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Archival Content: 2012

HIV and Tuberculosis

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People infected with HIV are more likely than uninfected people to become sick with tuberculosis (TB). Without treatment, as with other opportunistic infections, HIV and TB can work together to shorten life. Reducing HIV-associated TB in the United States and globally is a CDC priority.

TB In the United States

In the United States, among people with latent TB infection, HIV infection is the strongest known risk factor for progressing to TB disease. Fortunately people infected with HIV with either latent TB infection or TB disease can be effectively treated. The first step is to ensure that people living with HIV are tested for TB infection and undergo further tests if needed to rule out TB disease. The second step is to start treatment for latent TB infection or TB disease.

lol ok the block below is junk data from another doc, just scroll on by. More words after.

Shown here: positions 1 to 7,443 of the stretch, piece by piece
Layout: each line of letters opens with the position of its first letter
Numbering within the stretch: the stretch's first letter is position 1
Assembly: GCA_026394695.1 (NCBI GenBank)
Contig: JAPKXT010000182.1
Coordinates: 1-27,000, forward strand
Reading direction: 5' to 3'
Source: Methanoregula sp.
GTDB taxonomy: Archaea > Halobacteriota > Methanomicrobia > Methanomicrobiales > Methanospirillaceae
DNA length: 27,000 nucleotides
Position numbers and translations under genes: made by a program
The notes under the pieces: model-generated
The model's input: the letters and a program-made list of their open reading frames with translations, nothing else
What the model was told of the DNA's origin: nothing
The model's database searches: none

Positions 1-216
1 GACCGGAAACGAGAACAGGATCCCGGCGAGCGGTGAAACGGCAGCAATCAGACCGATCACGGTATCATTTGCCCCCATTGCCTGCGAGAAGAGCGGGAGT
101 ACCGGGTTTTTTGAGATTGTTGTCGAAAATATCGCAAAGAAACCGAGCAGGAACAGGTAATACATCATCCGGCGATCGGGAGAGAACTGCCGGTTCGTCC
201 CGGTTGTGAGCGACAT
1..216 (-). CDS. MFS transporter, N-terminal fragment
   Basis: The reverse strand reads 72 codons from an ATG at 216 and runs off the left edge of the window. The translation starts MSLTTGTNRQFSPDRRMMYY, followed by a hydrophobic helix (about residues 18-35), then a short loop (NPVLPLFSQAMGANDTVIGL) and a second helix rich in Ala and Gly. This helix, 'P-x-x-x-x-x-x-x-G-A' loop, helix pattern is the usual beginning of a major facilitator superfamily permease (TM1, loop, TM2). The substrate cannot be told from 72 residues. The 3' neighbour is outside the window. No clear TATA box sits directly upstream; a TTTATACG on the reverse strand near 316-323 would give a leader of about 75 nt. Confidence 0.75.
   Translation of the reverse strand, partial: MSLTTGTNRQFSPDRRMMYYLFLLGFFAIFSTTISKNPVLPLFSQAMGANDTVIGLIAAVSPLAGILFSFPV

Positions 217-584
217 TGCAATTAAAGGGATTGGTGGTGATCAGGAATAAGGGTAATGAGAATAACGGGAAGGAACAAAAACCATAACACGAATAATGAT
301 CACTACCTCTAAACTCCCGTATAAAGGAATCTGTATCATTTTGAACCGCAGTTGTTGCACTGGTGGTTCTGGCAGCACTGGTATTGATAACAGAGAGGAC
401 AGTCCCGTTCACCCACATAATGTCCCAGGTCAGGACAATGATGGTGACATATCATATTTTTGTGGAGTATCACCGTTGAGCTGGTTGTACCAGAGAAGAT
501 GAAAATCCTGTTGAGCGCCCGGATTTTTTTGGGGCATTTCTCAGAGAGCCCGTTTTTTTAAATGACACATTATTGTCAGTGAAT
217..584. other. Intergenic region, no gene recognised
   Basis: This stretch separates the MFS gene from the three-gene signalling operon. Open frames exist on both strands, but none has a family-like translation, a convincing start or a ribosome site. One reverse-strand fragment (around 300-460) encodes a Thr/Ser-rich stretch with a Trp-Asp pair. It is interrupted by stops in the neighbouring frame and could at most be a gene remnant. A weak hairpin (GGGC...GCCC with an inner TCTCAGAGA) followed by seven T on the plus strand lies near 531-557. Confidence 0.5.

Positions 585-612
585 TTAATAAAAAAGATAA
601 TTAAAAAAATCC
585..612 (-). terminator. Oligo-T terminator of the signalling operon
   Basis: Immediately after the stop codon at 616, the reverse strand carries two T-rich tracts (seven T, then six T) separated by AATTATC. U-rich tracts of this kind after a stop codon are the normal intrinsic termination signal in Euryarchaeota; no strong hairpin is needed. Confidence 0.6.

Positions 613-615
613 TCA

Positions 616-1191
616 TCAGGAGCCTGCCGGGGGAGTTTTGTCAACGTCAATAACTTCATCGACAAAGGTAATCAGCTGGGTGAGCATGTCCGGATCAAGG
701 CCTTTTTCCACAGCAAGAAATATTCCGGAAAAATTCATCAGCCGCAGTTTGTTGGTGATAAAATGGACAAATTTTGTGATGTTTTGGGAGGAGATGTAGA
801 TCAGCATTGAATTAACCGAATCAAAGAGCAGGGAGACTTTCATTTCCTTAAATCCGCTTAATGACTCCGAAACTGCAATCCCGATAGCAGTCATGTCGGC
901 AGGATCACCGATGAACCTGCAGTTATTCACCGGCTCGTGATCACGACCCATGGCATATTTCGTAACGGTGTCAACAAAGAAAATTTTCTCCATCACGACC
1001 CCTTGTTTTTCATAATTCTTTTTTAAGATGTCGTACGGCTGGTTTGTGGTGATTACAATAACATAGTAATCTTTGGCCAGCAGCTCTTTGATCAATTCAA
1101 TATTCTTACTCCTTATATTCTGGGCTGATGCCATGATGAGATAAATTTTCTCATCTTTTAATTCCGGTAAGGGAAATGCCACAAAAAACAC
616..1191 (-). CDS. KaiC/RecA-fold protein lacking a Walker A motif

TB Worldwide

Globally, TB is the leading cause of death for people living with HIV. HIV has led to increasing TB incidence and mortality, particularly in high HIV-burden countries. HIV-associated TB threatens to undermine the progress made in TB and HIV control around the world. CDC is working to reduce TB and HIV prevalence and mortality in resource-limited settings by

  • Conducting high-impact research and demonstration projects to implement, evaluate, and validate innovative TB and HIV control approaches;
  • Providing technical assistance to resource-limited countries to guide design and implementation of TB and HIV programs; and
  • Informing international policy.

Research activities primarily focus on intensified TB case finding among people living with HIV, isoniazid preventive therapy among people living with HIV, and pediatric TB and HIV.

HIV and TB Resources




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